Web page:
You should consider how fascist your words are.

A fascist doesn't want to hear the other side. If someone doesn't believe what you believe, then they are wrong... and should be punished. --This is fascism.

A fascist doesn't look at both sides. They are stuck on what they are told (rarely looking for the truth).

A fascist sees faith as a bad thing, and belittles anyone who follows religious beliefs.

Finally, a fascist calls others fascist without proof...often times without knowing what the word actually means--because they've spent so much time just repeating what they've been told to say.

Attempting to apply 'tribalism' to religion is so completely ignorant, it's clear you don't have any original thoughts of your own, and you've never stopped to use the cognitive creative abilities your brain does have. You may want to try critical thinking for once. You'll find your life suddenly becomes a lot more enjoyable and filled with less hate.

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Voyager 1 left the planet 41 years ago – and SpaceX hopes to land on Earth this Saturday

Aodhhan
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No math outside USA, China and Germany?

Is it only the USA and Germany which bridge mathematics and science in school?

The ISS is moving ~17,500mph because of orbital mechanics. If it was going slower, it will fall back to earth. If it was going a little faster, it would increase it's orbital altitude, if it was going much faster... say 25,000mph, it would escape earth's gravity.

Consider how fast an object must be going to maintain earth orbit, then how fast something needs to go to escape earth's orbit. Finally, work how fast something must go to escape the grasp of the sun. Most objects don't decelerate due to friction, they decelerate from gravitational pull of a large object. Such as a large planet, star, etc.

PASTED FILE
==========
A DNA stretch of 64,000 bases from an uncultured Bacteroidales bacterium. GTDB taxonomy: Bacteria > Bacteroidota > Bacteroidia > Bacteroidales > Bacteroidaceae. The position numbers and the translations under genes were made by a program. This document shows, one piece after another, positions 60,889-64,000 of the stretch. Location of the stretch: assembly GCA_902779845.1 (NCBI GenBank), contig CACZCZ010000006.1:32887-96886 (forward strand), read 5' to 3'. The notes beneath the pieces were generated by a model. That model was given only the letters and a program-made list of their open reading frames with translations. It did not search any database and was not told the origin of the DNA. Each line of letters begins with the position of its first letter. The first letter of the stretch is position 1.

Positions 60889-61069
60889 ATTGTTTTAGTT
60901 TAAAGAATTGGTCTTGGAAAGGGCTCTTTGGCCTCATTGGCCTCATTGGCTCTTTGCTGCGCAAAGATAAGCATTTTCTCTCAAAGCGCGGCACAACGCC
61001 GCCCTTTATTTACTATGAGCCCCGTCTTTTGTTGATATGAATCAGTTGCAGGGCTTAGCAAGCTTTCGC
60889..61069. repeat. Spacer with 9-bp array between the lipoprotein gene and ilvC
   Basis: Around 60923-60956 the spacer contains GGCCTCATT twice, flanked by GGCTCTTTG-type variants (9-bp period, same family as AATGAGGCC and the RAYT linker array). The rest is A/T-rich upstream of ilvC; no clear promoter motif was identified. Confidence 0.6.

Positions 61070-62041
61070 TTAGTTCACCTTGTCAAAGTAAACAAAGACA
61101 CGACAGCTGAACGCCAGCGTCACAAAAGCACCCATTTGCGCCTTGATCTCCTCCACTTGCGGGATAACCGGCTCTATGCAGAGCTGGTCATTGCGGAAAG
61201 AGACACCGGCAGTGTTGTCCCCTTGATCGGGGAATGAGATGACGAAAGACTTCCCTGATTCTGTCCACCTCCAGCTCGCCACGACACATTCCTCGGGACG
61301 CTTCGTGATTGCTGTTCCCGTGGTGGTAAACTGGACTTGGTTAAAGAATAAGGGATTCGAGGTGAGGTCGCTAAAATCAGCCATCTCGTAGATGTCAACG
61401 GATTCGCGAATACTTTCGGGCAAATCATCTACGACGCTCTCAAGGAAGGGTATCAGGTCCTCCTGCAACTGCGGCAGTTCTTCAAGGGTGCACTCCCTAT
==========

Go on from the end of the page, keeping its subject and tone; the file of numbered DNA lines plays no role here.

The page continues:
If you don't believe 35000mph is fast, perhaps you should consider just how fast it really is. If you were watching traffic on a road, in which the speed limit is 35000mph, you wouldn't see the traffic go by, and you couldn't turn your neck fast enough to keep up; even if you were 5000 feet from the road.

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Wannabe Supreme Brett Kavanaugh red-faced after leaked emails contradict spy testimony

Aodhhan
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ROFLMAO

First off... the emails weren't leaked as first reported. They were approved the evening before by the Senate sub-committee. Senator Booker introducing them was just putting together a grandstanding moment for the crowd, in hopes of becoming a front runner for president.

If you read everything thoroughly, you'll find in each case, it shows how the nominee is actually very UNBIASED in his opinions. (which is why not a lot was really talked about during questioning in the afternoon or making headlines) In protecting freedoms of everyone from all ethnic backgrounds; despite Islamist terrorists attacking the USA a week earlier.

As far as being read into a program. There are items which can come from a program which are declassified or classified releasable outside of it's SCI container. This often happens for certain high ranking government officials, judges, etc. with a need to know.

It's amazing how people immediately disregard facts, when lies or 'spin' is brought up on things they wish to hear.

If you want to make a comment when knowing only 2% of the information, and/or looking at all the facts--instead of looking at everything from all sides--you're free to do so. By now, you're likely used to the taste of toes in your mouth. You will also likely continue to make less than $70K/year.

If you notice, not a lot was brought up in questioning this afternoon... other than grandstanding blah blah questions, and nothing is being made of it today. Well, nothing substantial. I'm sure the far left will still rant and chew on this nothingburger.

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Excuse me, but your website's source code appears to be showing

Aodhhan
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Re: Not the root problem

Here's a quick run thru of why you're SO VERY WRONG.